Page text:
At a comprehensive, multidisciplinary obesity treatment center at a tertiary referral center serving central Pennsylvania, the investigators reviewed records of 881 patients undergoing open or laparoscopic gastric bypass surgery from May 31, 2002, through February 24, 2006. Before surgery, all patients underwent a 6-month multidisciplinary program with the goal of achieving a 10% preoperative weight loss. The primary endpoints of the study were loss of excess body weight and rates of total and major complications.

Loss of 5% or more excess body weight was achieved by 592 (67.2%) of the 881 patients and loss of more than 10% excess body weight by 423 patients (48.0%). Compared with patients undergoing laparoscopic gastric bypass surgery (n = 415), those referred for open gastric bypass (n = 466) were generally older (P < .001), had a higher body mass index (P < .001), and were more often men (P < .001). In addition, they had higher total complication rates (P < .001) and major complication rates (P = .03) vs patients undergoing laparoscopic gastric bypass surgery.

Increased preoperative weight loss was associated with decreased rates of total complications (P = .004) and, most likely, decreased rates of major complications (P = .06), based on univariate analysis. In a multiple logistic regression model controlling for age, sex, baseline body mass index, and type of surgery, increased preoperative weight loss predicted reduced rates of total complications (P = .004) and major complications (P = .03).

“Preoperative weight loss is associated with fewer complications after gastric bypass surgery,” the study authors write. “We hope that these findings will be confirmed by prospective, controlled trials and that bariatric surgeons will consider this modality for preoperative risk reduction in selected patients who are deemed high risk for complications after surgery.”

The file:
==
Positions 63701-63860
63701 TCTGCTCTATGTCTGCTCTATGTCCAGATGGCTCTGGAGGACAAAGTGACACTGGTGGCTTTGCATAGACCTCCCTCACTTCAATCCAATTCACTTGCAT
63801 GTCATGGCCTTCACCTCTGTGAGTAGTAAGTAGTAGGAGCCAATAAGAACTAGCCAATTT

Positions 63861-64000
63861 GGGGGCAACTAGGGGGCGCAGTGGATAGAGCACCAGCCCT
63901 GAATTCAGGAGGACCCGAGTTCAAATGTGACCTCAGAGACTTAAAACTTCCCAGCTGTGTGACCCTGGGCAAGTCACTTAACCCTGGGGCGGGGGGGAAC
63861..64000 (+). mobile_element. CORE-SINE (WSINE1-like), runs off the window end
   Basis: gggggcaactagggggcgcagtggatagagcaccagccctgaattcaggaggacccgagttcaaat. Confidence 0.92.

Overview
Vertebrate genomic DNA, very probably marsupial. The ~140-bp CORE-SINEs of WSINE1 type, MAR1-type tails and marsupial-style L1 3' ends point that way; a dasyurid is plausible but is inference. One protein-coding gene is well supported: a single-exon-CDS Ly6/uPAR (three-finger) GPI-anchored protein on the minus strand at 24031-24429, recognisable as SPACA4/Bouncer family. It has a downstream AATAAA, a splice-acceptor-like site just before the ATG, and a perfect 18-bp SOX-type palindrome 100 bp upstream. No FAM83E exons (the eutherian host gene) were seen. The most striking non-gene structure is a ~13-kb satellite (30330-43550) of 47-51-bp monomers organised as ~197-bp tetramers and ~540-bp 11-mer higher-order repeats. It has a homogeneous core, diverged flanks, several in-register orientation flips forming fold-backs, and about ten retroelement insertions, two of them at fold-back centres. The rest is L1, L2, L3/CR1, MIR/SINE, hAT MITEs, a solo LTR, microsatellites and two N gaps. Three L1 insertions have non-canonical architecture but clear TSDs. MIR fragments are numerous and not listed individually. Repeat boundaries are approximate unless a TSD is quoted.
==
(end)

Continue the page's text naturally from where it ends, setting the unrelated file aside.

Limitations of this study include retrospective design, lack of a control group, referral bias, and possible unmeasured confounding variables.

In an accompanying invited critique, Patricia L. Turner, MD, from the University of Maryland Medical Center in Baltimore, recommends emphasizing an aggressive preoperative weight loss regimen.

“Overall, this article presents the largest study thus far, to our knowledge, which may demonstrate a significant advantage to preoperative weight loss,” Dr. Turner writes. “Moreover, the authors did not experience the attrition feared by some surgeons should they require preoperative weight loss of their patients. These findings suggest that consideration be given to incorporating either a suggestion of or the requirement for modest weight loss prior to bariatric surgery as a means of decreasing postoperative complications.”

Jeremy Norman Documentary, “Waiting For My Real Life.”

"Waiting For My Real Life," exposes the politics and
personal stories behind the most significant threat to our future –
obesity. After revealing the scope and tragedy of the obesity crisis,
the film explores rays of hope on the horizon in the field of science
and medicine. The film follows the emotional journeys of several obese
patients, including Jeremy Norman, a young man who has spent the past
two years bedridden yet full of hopes and dreams of living a normal
life. He is truly waiting for his real life to begin.

goodbye bed. I am sick of being confined in you. Yes, the operation
will hurt like nothing before. I will have two huge scars from my butt
down… but it all comes down to FREEDOM… that sweet, sweet word. I guess you could say I truly am waiting for my real life to begin.

—Jeremy Norman

In loving memory of Jeremy Norman.
July 17, 1984 – December 23, 2007